A few years ago, I learned about one of the best inventions ever made – a blender bike. Is it practical? Hmm… arguably, no. BUT. They are so much fun and allow you to feel like you are exercising while cooking, which is just brilliant. Ideally, we shouldn’t feel guilty for eating anyway, but the reality is sometimes we do. The blender bike can solve that problem. More importantly, though, it is a wonderful outreach tool to get folks excited about beans!
The first time I “met” a blender bike was a few years ago at the Larimer County Farmers’ Market. One lovely Saturday, my professor Dr. Henry Thompson and his wife, Jackie Thompson, joined me and we whipped up delicious, simple bean dip to enjoy with local vegetables.
We recruited marketgoers to hop on the bike and help us puree the dip. It was not hard to get their attention because who wouldn’t want to make bean dip on a blender bike?! That is not an opportunity that comes along every day, and people didn’t want to miss their chance.
Another Blender Bike, Another Chance to Make Bean Dip
Flash forward to April 2022, when I had the pleasure of attending the Spring Science Extravaganza at Colorado State University to talk beans with the public (aka to do my favorite thing in the world). Before we could chat about pintos, Mayocobas, and other delightful Colorado beans though, we had to get the blender bike across campus to our station. How do you move a blender bike, you ask? You hitch it up to another bike and bike it across the university, that’s how. And let me tell you, it is an absolute blast! Plus, there is the added benefit of watching passerby stop and stare (with jealousy, obviously). Check out how cool I look here.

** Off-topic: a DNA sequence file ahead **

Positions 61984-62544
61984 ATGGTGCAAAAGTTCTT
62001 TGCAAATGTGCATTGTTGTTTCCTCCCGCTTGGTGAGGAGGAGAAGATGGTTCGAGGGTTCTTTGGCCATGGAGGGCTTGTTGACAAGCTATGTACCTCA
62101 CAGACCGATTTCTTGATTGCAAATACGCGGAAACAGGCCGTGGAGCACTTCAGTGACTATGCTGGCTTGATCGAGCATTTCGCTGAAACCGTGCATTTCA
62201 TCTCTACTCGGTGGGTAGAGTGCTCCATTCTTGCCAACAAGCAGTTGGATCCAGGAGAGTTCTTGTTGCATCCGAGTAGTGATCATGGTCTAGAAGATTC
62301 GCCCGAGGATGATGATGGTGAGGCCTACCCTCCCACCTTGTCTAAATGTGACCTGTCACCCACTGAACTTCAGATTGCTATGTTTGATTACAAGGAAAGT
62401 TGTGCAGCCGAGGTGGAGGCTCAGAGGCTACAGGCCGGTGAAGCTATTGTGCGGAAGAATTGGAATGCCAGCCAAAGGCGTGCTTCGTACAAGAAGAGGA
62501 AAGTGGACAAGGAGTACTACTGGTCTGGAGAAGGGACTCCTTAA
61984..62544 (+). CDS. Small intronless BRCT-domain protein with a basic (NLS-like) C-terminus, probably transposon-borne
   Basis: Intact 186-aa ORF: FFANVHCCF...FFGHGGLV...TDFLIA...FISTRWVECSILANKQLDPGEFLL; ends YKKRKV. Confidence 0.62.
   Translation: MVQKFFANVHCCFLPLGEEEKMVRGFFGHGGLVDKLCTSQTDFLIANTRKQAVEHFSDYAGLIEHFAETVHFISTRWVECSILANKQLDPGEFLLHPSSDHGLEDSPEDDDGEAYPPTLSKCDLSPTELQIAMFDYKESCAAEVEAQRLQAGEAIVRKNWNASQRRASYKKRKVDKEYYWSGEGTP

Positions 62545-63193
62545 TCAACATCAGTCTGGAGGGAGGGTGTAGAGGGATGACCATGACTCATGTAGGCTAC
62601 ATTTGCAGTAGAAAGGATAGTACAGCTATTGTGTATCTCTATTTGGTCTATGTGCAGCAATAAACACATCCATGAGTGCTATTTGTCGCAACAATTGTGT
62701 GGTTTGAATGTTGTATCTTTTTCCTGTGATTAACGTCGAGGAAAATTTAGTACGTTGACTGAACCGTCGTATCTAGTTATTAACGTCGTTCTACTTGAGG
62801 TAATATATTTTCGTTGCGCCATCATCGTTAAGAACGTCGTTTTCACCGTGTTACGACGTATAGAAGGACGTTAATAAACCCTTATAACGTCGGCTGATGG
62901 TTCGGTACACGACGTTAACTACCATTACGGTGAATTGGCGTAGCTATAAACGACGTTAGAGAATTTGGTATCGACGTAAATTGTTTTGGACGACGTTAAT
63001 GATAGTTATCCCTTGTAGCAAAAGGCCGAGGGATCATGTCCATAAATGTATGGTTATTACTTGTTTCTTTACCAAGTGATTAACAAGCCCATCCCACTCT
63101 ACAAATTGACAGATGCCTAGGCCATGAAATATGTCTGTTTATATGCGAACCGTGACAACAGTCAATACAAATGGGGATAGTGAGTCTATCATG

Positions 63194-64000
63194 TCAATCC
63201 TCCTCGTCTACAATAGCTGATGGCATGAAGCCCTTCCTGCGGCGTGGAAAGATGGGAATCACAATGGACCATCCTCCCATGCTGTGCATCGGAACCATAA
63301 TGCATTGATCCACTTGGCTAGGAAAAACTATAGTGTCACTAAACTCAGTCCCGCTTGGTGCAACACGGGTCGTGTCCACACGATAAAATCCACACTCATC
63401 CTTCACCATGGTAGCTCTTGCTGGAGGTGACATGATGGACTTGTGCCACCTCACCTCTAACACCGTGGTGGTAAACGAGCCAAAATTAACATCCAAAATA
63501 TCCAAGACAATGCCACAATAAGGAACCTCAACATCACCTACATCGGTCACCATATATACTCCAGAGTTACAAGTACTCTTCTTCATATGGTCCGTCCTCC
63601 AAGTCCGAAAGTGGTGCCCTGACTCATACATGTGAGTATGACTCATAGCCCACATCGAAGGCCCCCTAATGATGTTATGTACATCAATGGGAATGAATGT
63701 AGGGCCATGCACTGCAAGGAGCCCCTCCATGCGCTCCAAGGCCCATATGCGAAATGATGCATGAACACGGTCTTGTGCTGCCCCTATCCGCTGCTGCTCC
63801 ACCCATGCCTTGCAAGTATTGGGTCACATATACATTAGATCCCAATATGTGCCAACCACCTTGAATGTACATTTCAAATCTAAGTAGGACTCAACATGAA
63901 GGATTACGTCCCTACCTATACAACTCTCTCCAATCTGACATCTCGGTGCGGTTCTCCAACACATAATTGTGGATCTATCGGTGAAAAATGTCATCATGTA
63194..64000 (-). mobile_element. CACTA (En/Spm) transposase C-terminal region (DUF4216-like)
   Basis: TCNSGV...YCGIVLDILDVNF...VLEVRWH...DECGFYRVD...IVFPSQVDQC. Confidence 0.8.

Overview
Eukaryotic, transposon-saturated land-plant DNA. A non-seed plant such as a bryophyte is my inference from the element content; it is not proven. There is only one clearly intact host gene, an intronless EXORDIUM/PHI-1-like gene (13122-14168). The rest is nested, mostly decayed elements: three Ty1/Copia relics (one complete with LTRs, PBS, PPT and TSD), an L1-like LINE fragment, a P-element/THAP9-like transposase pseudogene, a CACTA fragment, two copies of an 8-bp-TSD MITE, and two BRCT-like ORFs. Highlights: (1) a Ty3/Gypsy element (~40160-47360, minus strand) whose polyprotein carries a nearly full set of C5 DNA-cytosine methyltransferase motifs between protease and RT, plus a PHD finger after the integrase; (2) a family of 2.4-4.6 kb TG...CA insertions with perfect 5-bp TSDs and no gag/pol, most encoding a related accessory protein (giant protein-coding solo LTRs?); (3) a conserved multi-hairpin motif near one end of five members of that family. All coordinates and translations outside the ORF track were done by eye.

I wrote about the wonderful recent adventures with the blender bike on the Colorado Dry Beans website, so rather than rewriting it here, head on over to that post! But before you go, here is an extra photo for you to enjoy. Because why not share that I was so excited by the cross campus biking of the blender bike that I look slightly crazed?